Balloon Adventure

The Albuquerque International Balloon Fiesta is one of the highlights of this area. Every year I try to go at least once. I find it an interesting experience, with each year being at least a little different. This year no one wanted to come with me; their loss, as it turned into an exciting adventure.

Dawn Patrol

Dawn Patrol balloons fire their propane burners against the dark sky.

As usual, my plan is to leave early to beat the traffic. This time it works, and I am just walking in the gate to Balloon Fiesta Field as the Dawn Patrol takes off.  Dawn Patrol is a group of balloons that take off in the dark, just before dawn, for a final check of the winds aloft.  Wind conditions are briefed to the pilots before the mass ascension.  The balloons look very cool as the envelopes light up against the dark sky when the pilots burn propane.

Mass Ascension

Pilots test the propane burner before inflating.

My friend Deborah is on the ground crew for a balloon.  She had invited me to come to their site, so I make my way over to R6 where itsa Touchie Subject was preparing to take off.  They are in the first wave of balloons.  Soon the envelope is spread out, the gondola is attached to the envelope, the fan is started, and cold inflation begins.  A gas-powered fan fills the envelope with air as it lies on the ground.

A gas-powered fan fills the envelope with cold air.

The next step is to light up the propane burner, and heat the air inside.  The heated air rises and lifts the envelope to vertical.  The ground crew are hanging onto the gondola to keep it on the ground.  The “zebras” give the word, and hundreds of balloons take off.

345 balloons launch in one hour!

On Saturday a new world record was set for the number of balloons to take off in one hour: 345.  Today there are slightly fewer, but still an awesome number.

The pilot sets down to refuel.

I am asked to participate in the chase crew.  We pack ourselves like sardines into three vehicles and take off in pursuit of the balloon.  The chase crew is in radio contact with “Fergie”, the pilot.  He is soon down in a field for a change of propane tanks.  Creating the amount of hot air it takes to keep a balloon aloft uses a lot of propane.

Ballooning Over the Rio Grande

Only three instruments: altitude, vertical speed, and envelope temperature.

I am invited to ride in the balloon on the next hop.  How exciting!  I clamber into the gondola, and soon we are rising above the treetops.  I can see the Balloon Fiesta Field where the last wave is just launching.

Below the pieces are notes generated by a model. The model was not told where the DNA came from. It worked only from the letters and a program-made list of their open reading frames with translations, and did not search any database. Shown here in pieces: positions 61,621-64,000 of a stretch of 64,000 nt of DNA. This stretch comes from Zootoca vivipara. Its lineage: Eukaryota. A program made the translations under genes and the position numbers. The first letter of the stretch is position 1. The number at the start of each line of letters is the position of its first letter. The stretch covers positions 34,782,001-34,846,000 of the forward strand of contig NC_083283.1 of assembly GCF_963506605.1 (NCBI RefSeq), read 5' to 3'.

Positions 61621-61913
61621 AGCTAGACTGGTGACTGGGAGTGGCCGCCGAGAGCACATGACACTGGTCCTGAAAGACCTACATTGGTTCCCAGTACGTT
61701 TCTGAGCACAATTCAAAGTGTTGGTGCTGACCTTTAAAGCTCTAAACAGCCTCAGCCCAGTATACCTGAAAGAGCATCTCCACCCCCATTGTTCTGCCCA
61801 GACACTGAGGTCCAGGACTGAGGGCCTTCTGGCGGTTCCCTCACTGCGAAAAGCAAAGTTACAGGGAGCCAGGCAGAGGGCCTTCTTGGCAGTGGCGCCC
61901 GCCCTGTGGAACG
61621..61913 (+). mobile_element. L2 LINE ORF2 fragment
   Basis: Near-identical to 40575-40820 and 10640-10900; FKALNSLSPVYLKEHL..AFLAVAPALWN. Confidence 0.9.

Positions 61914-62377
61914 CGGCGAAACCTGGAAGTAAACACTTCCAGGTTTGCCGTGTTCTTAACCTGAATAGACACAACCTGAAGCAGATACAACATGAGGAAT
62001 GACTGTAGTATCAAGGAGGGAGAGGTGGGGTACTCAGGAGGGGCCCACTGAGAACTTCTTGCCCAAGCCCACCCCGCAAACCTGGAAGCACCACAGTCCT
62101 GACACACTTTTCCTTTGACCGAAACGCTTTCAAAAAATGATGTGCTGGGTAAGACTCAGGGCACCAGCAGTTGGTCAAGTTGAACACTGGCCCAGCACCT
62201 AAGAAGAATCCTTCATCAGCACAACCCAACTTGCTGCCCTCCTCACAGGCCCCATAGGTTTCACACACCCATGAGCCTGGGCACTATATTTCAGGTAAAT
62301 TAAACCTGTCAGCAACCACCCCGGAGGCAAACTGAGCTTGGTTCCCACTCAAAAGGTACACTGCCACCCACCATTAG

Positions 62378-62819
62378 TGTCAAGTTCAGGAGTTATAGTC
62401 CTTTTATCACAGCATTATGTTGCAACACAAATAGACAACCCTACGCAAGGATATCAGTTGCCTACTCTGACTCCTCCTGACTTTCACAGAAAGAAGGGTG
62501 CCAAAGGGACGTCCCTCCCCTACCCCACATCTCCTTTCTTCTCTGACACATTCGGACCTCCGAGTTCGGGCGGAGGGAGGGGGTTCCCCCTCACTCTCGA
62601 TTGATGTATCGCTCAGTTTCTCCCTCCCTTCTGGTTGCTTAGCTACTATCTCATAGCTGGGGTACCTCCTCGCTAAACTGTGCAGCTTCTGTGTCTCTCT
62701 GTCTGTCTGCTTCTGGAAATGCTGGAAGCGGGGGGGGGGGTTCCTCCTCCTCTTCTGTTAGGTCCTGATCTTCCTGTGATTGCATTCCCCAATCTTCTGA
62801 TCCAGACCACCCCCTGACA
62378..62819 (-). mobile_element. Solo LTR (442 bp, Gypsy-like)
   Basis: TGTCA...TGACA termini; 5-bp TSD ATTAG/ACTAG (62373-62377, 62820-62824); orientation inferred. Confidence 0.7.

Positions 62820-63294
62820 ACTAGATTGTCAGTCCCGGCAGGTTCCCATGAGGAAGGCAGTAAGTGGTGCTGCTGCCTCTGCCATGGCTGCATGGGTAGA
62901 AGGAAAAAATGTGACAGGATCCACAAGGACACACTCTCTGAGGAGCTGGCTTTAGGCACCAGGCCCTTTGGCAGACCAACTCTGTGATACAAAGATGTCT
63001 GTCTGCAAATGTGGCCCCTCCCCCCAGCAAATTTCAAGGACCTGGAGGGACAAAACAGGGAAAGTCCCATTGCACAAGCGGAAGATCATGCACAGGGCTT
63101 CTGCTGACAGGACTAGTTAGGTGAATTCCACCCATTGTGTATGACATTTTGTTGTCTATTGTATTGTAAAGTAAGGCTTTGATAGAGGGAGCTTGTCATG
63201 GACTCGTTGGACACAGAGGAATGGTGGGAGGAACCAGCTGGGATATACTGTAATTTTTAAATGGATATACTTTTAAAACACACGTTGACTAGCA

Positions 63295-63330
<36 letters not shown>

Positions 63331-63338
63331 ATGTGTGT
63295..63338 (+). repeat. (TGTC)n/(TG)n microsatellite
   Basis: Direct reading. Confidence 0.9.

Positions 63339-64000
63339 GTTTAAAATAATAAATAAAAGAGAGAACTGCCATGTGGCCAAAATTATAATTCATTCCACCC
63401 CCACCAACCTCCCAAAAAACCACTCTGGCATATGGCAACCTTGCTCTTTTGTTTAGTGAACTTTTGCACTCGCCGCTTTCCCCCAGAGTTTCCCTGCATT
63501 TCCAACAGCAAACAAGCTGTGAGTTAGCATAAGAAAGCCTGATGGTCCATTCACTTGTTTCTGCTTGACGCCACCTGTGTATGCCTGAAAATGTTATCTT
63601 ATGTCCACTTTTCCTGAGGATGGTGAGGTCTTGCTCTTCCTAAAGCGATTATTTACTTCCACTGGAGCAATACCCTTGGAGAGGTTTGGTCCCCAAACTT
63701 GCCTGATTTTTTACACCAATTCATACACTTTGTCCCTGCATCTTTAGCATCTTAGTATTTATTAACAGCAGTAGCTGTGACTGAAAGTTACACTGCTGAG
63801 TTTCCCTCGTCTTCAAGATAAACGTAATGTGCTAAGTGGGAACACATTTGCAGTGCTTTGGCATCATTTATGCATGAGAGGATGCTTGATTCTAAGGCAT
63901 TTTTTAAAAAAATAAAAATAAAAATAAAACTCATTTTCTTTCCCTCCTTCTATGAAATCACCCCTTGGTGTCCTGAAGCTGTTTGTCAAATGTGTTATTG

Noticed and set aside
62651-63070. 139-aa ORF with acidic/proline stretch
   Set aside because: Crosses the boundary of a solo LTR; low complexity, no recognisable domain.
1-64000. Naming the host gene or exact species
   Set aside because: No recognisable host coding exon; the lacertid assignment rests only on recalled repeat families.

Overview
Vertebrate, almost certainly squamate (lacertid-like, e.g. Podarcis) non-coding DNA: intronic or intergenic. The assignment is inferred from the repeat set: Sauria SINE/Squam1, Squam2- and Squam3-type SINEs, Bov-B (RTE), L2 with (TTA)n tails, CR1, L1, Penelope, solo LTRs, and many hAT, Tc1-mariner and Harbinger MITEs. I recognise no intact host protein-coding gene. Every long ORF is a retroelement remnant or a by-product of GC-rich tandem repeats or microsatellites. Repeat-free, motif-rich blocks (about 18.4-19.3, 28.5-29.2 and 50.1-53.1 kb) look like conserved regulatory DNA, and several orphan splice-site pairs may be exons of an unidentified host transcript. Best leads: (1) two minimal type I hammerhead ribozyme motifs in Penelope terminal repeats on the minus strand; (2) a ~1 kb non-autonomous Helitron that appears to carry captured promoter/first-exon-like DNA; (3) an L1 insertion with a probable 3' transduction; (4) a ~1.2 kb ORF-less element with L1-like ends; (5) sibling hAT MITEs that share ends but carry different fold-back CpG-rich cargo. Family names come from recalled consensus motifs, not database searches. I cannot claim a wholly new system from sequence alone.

The Rio Grande and Sandia Mountain combine to form a phenomenon unique to Albuquerque, known as the Albuquerque Box.  When the Box is in effect, winds aloft are blowing in different directions.  By changing altitude, balloons can fly back and forth.  The Box is in effect today, and we change directions several times during the flight.  The box effect dissipates as the sun warms the ground.

Splash 'N' Dash

Below us, a balloon is doing a “splash and dash”, where the pilot descends low enough to dip the gondola in the river.  Fergie does not want to get the balloon wet, but he does descend very near the water.  In fact, we startle a turtle and watch him frantically swimming under water, trying to escape the monster from the sky.

"Mom, look at the balloon!"

We ascend, cross Paseo del Norte, and fly over the ranches on the east side of the river.  People are waving at us and taking photos.  I wave back and take photos.

“Facilitate a Safe Landing”

Fergie is looking for a place to set down.  A large green pasture presents itself, but in and around it is livestock: horses, a llama or alpaca, ostriches.  Animals are often spooked by the sound of the propane burner and the pilot is responsible for any damages, so he elects not to land in the pasture.

Except for the livestock, this pasture would be a good place to land.

The wind takes us back over the bosque.  We are flying at treetop level, ready to take advantage of any open space to land, but none presents itself.  Fergie descends, hoping to catch a change of wind, but it is not enough and we must ascend to get over some trees.

Any landing you can walk away from ...